In 1929, Edwin Hubble confirmed that the Universe is expanding. With that question settled, a far older one came back to haunt scientists: Did the Universe have a beginning? If so, what was going on before? Was there space, and was there time? 

The quest for an answer has a fascinating history, and the search is still very much part of the conversation in cosmology. Maybe there are a few lessons to be learned from the wisdom of our predecessors.

One of the first voices to address the issue of a beginning was the Belgian priest and cosmologist Georges Lemaître. Despite his love for physics, Lemaître followed his father’s advice (read: pressure). After a degree in civil engineering in 1913, he started to train as a mining engineer. 

Sometimes a single factor can change someone’s course in life. In my case, it was inorganic chemistry labs that convinced me to change my studies from chemical engineering to physics (against my father’s advice as well.) In Lemaître’s case, it was years of exposure to the horrors of World War I. When the war was over, Lemaître knew it was time to pursue his dream. By 1920, he had joined both a graduate program in mathematical physics and the Maison Saint Rombaut, an extension of the seminary of the Archdiocese of Malines. There, he would be trained for priesthood. 

In September 1923, Lemaître was ordained a priest. In October, he joined Arthur Eddington and his prestigious research group at Cambridge as a graduate student. After a year in England, Lemaître left for Harvard. He developed a solid foundation in theoretical physics and astronomy, a combination that would anchor his constant efforts to link the theoretical and observational aspects of cosmology.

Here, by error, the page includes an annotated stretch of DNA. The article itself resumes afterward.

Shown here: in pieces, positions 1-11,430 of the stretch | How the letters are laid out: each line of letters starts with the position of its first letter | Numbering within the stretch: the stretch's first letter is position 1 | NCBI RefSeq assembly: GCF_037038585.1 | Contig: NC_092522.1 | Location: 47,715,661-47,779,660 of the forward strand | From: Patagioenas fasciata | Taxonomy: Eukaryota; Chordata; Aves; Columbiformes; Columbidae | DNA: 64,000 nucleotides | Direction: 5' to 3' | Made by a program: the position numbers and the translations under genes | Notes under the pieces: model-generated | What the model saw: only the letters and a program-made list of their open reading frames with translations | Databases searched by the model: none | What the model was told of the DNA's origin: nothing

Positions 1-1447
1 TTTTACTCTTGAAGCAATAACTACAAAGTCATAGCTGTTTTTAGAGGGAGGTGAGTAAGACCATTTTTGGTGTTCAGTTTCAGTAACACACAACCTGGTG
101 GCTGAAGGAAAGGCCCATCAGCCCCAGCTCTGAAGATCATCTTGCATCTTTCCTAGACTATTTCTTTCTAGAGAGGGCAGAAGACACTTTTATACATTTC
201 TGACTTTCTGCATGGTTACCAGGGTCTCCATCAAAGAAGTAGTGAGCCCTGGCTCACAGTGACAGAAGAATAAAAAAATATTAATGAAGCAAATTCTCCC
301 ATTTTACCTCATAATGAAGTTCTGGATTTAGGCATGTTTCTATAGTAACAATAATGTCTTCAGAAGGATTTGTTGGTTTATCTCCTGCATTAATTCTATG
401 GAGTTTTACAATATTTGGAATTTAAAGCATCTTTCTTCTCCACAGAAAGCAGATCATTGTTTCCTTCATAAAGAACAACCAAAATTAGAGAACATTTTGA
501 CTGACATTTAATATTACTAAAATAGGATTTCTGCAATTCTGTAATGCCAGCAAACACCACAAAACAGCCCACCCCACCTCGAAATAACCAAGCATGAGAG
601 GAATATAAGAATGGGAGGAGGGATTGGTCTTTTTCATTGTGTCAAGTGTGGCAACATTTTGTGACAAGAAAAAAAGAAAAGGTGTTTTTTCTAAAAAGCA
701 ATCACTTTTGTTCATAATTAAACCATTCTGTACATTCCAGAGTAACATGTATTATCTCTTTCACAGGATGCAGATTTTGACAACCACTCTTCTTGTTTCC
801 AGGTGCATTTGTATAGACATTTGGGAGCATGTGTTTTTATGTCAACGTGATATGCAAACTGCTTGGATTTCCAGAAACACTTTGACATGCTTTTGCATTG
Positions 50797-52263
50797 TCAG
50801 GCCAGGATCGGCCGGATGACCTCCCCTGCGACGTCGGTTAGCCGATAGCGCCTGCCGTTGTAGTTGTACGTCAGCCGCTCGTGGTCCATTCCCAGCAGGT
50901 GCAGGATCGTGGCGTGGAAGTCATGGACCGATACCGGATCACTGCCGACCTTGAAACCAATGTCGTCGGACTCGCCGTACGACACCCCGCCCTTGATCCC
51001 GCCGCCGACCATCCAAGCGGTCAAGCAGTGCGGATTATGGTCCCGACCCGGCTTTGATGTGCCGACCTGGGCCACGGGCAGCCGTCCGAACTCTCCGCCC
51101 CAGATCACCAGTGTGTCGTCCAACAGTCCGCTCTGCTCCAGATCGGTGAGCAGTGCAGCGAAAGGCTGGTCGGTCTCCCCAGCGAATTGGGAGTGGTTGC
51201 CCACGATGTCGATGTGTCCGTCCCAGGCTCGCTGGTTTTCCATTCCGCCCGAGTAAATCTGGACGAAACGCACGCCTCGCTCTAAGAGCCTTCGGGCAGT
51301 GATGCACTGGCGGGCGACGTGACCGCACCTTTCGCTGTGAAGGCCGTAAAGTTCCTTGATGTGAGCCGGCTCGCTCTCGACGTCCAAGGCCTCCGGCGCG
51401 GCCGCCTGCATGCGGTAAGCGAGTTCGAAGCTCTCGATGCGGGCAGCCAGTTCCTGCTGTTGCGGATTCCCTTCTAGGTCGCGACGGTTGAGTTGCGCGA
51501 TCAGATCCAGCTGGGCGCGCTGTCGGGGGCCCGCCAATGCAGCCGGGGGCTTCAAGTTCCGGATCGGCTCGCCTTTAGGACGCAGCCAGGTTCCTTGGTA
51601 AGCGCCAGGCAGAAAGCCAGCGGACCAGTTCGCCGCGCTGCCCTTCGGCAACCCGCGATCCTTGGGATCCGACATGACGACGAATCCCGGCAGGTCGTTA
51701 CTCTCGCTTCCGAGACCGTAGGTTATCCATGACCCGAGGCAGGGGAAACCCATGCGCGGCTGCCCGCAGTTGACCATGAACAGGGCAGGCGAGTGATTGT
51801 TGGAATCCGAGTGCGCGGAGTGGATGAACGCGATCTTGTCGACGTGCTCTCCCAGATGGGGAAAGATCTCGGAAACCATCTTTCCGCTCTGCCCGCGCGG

Creative and independent, in 1927 Lemaître wrote a paper in which he basically rediscovered Alexander Friedmann’s cosmological solutions predicting an expanding Universe. In the same paper, he showed that these solutions, as well as Willem de Sitter’s, also led to a linear velocity-distance relation for receding galaxies. 

Lemaître’s paper was published in an obscure journal and remained largely unnoticed. He did try to talk to Einstein about his results, but Einstein showed no interest. “Vos calculs sont corrects, mais votre physique est abominable,” Einstein told him — “Your calculations are correct, but your physics is abominable.” But Lemaître’s fate was about to change dramatically, and within a few years, Einstein himself would be applauding his ideas. 

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